The new series of BBC1’s Child Of Our Time, hosted by Professors Tanya Byron and Robert Winston aired last week.
In the first episode they looked at the effects
of biology and technology on the body image of modern teenagers.
Professor Winston stated: “All our teenagers are more concerned about the way they look and their body image than they ever were as children”.
When the teens were 7 years old, the BBC asked them what they felt about their bodies. They were shown a set of images and asked to select the one that was most like them. They were then asked if they would prefer to look like one of the other images. On the whole, the children were happy with their body.
However, at 16 the teenagers are now much more critical of their appearance. Unlike when they were 7, given the choice most of them would prefer a different body”. The teen’s body image comments included:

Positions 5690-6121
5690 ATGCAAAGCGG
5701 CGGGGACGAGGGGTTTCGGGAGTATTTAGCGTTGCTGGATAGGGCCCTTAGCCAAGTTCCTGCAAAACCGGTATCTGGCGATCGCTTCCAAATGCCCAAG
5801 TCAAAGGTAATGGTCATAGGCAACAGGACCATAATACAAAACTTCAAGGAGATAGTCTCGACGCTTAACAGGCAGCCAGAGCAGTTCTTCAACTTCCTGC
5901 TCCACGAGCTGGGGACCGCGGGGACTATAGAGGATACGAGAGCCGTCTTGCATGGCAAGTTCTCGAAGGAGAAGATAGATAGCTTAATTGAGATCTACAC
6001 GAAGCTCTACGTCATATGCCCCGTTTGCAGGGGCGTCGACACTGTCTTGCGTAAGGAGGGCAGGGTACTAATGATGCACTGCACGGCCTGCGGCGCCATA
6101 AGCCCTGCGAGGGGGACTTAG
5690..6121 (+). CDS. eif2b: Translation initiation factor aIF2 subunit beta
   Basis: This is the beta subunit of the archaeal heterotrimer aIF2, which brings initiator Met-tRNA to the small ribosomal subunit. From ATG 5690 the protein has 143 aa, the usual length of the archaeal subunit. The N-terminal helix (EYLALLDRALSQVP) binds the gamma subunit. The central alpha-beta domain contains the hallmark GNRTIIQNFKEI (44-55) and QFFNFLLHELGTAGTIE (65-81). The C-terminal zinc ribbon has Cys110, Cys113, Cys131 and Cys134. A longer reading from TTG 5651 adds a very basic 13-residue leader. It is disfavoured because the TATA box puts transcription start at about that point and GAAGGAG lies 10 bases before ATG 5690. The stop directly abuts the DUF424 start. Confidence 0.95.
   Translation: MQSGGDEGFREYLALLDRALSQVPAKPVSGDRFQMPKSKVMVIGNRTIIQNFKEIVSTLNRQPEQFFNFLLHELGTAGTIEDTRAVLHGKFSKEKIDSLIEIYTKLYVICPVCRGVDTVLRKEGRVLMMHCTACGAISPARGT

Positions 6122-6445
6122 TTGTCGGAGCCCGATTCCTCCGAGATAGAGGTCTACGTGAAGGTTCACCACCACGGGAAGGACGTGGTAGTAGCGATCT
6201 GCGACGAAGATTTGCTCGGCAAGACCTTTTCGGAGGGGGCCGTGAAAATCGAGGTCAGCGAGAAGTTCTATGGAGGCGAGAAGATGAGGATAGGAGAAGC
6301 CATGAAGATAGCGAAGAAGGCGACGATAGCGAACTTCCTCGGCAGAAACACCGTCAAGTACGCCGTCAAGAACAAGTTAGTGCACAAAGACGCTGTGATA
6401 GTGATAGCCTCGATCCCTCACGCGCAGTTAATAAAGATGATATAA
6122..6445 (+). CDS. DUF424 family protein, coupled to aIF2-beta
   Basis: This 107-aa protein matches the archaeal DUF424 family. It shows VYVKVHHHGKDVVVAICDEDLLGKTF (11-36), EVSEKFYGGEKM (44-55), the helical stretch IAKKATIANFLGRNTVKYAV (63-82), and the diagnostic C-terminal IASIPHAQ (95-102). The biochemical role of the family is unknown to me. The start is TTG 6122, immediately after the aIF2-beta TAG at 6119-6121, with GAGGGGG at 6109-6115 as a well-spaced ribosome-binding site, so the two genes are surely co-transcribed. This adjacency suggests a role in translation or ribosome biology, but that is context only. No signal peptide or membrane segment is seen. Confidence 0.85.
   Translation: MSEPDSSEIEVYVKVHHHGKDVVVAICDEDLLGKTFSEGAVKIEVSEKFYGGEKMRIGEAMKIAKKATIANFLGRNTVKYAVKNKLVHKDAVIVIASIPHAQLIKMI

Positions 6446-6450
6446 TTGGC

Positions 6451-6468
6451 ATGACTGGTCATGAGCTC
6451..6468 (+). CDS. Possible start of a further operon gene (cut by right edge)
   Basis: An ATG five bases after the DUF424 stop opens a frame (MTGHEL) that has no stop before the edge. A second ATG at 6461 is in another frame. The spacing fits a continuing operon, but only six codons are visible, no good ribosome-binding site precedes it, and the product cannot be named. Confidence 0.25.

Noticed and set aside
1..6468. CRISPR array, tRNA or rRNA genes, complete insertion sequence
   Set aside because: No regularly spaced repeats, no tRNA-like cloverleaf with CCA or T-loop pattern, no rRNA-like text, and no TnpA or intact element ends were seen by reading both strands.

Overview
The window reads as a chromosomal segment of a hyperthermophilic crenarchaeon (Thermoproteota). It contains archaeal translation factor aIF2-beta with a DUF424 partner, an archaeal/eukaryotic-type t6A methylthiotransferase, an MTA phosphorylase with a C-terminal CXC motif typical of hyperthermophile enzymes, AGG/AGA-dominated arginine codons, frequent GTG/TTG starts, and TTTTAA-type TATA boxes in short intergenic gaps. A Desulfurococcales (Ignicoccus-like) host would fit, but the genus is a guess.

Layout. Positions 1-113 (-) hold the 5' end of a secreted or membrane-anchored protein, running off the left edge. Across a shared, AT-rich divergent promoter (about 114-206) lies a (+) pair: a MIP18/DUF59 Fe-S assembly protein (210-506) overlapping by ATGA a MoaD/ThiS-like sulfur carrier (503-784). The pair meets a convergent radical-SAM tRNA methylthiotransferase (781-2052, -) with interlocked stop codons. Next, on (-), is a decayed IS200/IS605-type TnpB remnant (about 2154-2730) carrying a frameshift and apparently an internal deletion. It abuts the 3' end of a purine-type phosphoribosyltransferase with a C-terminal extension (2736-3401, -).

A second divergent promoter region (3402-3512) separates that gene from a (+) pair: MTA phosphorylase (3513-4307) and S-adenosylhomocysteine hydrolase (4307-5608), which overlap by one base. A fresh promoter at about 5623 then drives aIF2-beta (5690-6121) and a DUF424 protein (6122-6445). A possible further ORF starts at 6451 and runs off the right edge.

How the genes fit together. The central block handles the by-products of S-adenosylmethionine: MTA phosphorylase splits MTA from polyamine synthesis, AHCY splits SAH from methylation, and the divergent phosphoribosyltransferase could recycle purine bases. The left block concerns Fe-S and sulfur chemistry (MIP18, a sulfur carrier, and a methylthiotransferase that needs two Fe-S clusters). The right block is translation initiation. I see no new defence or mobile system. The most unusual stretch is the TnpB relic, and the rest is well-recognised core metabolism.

'I would like to be taller, less fat.'
‘ I would prefer myself with a slimmer frame'.
‘I am a bit too skinny, I would just like to be able to put on a bit more weight. Being called anorexic is not too great'.
Most people recognize the fact that teenagers tend to be self-conscious. Science now points to a particular change in the teenage brain. In experiments with adults and teenagers, an adult brains shows little activity when asked to think about being judged by others, while teenagers show a huge amount of activity. The part of the brain of interest is called the Prefrontal Cortex; it is associated with how we perceive others and how we think others perceive us. During the teenage years, the Prefrontal Cortex undergoes enormous changes, resulting in a preoccupation in what teenagers think others think about them.
Alongside brain changes; technological change, social media in particular, has created an environment where teens are constantly posting selfies online, which are then judged by others. This effects, significantly in many cases, teenage body image and confidence.
“The combination of a world obsessed with selfies and a brain extra sensitive to the judgment of others”, concluded Professor Winston, “means that it is no surprise that today's teens are preoccupied with how they look”.